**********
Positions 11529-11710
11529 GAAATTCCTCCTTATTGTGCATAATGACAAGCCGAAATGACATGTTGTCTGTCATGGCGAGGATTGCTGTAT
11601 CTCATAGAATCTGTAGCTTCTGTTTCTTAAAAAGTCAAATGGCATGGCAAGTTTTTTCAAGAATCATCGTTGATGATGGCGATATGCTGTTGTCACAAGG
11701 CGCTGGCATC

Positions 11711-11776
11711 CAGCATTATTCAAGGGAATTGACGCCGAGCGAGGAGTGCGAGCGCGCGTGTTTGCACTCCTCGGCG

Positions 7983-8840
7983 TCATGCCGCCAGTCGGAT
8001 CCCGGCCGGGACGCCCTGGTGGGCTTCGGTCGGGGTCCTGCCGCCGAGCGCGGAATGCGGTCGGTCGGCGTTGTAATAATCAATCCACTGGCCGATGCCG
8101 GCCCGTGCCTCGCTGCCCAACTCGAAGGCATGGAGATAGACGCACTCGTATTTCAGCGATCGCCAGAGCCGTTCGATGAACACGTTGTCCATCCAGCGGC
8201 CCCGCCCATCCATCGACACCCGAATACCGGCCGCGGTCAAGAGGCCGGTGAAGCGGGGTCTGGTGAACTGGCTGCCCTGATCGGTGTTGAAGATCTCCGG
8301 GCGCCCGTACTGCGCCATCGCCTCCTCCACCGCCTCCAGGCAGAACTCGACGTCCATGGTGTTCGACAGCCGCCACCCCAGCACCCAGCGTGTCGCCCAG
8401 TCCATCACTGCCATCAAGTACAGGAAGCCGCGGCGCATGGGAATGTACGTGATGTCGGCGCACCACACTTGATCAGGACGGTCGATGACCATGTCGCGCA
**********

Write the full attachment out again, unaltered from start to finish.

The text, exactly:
Positions 11529-11710
11529 GAAATTCCTCCTTATTGTGCATAATGACAAGCCGAAATGACATGTTGTCTGTCATGGCGAGGATTGCTGTAT
11601 CTCATAGAATCTGTAGCTTCTGTTTCTTAAAAAGTCAAATGGCATGGCAAGTTTTTTCAAGAATCATCGTTGATGATGGCGATATGCTGTTGTCACAAGG
11701 CGCTGGCATC

Positions 11711-11776
11711 CAGCATTATTCAAGGGAATTGACGCCGAGCGAGGAGTGCGAGCGCGCGTGTTTGCACTCCTCGGCG

Positions 7983-8840
7983 TCATGCCGCCAGTCGGAT
8001 CCCGGCCGGGACGCCCTGGTGGGCTTCGGTCGGGGTCCTGCCGCCGAGCGCGGAATGCGGTCGGTCGGCGTTGTAATAATCAATCCACTGGCCGATGCCG
8101 GCCCGTGCCTCGCTGCCCAACTCGAAGGCATGGAGATAGACGCACTCGTATTTCAGCGATCGCCAGAGCCGTTCGATGAACACGTTGTCCATCCAGCGGC
8201 CCCGCCCATCCATCGACACCCGAATACCGGCCGCGGTCAAGAGGCCGGTGAAGCGGGGTCTGGTGAACTGGCTGCCCTGATCGGTGTTGAAGATCTCCGG
8301 GCGCCCGTACTGCGCCATCGCCTCCTCCACCGCCTCCAGGCAGAACTCGACGTCCATGGTGTTCGACAGCCGCCACCCCAGCACCCAGCGTGTCGCCCAG
8401 TCCATCACTGCCATCAAGTACAGGAAGCCGCGGCGCATGGGAATGTACGTGATGTCGGCGCACCACACTTGATCAGGACGGTCGATGACCATGTCGCGCA